WWDC 2018

Apple’s Keynote to launch the 2018 Worldwide Developer Conference (WWDC) event has come and gone, with exciting new updates to all four of their major OS announced. While none of these updates are major overhauls, they feature incremental improvements that users have been asking for for years. We’re going to delve into the two major releases today.


The biggest change coming in iOS 12 is significant performance improvements, with Apple claiming apps are going to launch up to twice as fast as ever before. After iOS 11 was criticised for its bugs and poor performance, this change will be appreciated by users of the iPhone 5s and the iPhone X alike. Speaking of, Apple has continued to support all iOS 11 devices on iOS 12, including the 5 year old iPhone 5s which is up to its sixth major OS release.

Other features include a rehashed notifications system that includes grouped notifications, so one active chat won’t flood a user’s lock screen. Group FaceTime for up to 32 people is now also supported, a feature that’s been speculated on ever since FaceTime’s first release in 2010. Additionally, now Do Not Disturb can be enabled until leaving a location, or until the end of a calendar event, again satisfying a need users have been asking for.

Other small iOS 12 features provide refinements that users didn’t even know they wanted, but that significantly improve the usability of the phone day to day. Apps will be able to place a shortcut into their app on the lock screen at specified times or locations, Safari will auto fill security codes from text messages, and the iPhone X’s gesture based navigation makes its way to iPad.


It’s hard to put an estimate on how long Mac users have wanted a dark mode, but the best estimate is probably somewhere near 1984 when the first Mac launched. With the new update, macOS Mojave, dark mode has arrived, with immediate support from all first party apps and upcoming support for third party apps. While not everyone is going to use dark mode, some people are going to turn it on and leave it on all the time, and for these people this is a massive and much wanted change. Hopefully third party apps are updated quickly to support this.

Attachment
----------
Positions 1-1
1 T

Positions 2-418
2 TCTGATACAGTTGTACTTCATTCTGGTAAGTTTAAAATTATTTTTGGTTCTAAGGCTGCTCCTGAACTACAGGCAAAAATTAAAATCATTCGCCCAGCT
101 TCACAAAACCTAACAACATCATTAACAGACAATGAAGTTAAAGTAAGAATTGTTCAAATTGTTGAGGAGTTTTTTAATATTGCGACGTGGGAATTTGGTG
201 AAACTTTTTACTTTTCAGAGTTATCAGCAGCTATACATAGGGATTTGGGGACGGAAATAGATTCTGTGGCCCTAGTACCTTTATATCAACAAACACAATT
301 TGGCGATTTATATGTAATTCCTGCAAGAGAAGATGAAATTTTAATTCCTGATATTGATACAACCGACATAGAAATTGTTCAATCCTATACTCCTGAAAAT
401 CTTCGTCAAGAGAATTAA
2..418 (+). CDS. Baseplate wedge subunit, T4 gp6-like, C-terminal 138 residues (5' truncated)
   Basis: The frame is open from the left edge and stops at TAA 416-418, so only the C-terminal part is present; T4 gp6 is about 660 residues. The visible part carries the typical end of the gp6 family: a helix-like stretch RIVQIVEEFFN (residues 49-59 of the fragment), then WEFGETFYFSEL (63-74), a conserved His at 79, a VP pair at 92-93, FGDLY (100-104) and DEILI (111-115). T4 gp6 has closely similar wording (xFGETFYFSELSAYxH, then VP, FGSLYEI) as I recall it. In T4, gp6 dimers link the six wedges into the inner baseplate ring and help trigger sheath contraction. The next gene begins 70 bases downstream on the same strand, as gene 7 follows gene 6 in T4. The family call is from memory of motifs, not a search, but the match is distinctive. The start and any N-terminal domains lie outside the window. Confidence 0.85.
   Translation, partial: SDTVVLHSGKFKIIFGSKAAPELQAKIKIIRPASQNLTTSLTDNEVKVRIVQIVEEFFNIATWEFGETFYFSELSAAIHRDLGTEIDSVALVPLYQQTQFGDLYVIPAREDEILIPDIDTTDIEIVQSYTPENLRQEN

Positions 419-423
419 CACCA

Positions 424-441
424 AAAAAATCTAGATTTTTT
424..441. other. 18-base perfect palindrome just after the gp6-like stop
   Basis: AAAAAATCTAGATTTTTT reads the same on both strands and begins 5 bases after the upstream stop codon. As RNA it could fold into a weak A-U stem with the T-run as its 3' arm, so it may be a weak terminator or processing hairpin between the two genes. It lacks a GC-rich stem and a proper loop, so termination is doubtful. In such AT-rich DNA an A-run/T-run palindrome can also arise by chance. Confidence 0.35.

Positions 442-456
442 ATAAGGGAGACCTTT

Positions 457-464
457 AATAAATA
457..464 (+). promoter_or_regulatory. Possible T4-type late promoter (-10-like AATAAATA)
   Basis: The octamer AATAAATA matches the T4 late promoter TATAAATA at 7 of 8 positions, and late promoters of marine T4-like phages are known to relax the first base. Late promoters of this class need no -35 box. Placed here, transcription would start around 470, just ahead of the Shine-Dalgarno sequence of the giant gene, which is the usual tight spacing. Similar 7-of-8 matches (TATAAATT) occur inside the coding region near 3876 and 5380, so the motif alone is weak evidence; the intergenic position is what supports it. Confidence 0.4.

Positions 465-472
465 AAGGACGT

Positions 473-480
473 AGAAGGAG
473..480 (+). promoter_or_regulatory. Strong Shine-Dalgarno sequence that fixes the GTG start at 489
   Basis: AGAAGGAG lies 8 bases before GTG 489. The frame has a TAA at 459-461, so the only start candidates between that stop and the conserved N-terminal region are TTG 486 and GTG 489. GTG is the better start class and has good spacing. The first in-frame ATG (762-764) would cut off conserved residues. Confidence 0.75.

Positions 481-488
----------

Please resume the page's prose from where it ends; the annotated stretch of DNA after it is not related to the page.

Just like iOS 12, this new macOS release also includes a few small productivity improvements that users didn’t know they needed. Features such as grouping files by type on the Desktop and having them expand in place when opened, the ability to edit files in Finder without opening them and a new screenshots and screen recording menu will make some common workflows just that bit quicker and easier to manage.

As iOS developers though, the Mac announcement we’re most excited about is the announcement of a UIKit port to Mac coming in 2019, which will enable developers to easily port iOS apps to macOS. This is definitely something we’ll be keeping an eye on.


As a user of iOS and macOS, seeing these changes makes it feel like Apple is starting to listen to their user base. This is something that every company needs to consider when releasing updates for their apps – what do the users actually want? Additionally, these updates signal that not every update needs to start over from scratch, and that incremental improvements addressing key points can be welcomed too.

Now if only Apple would fix that obtrusive volume indicator…

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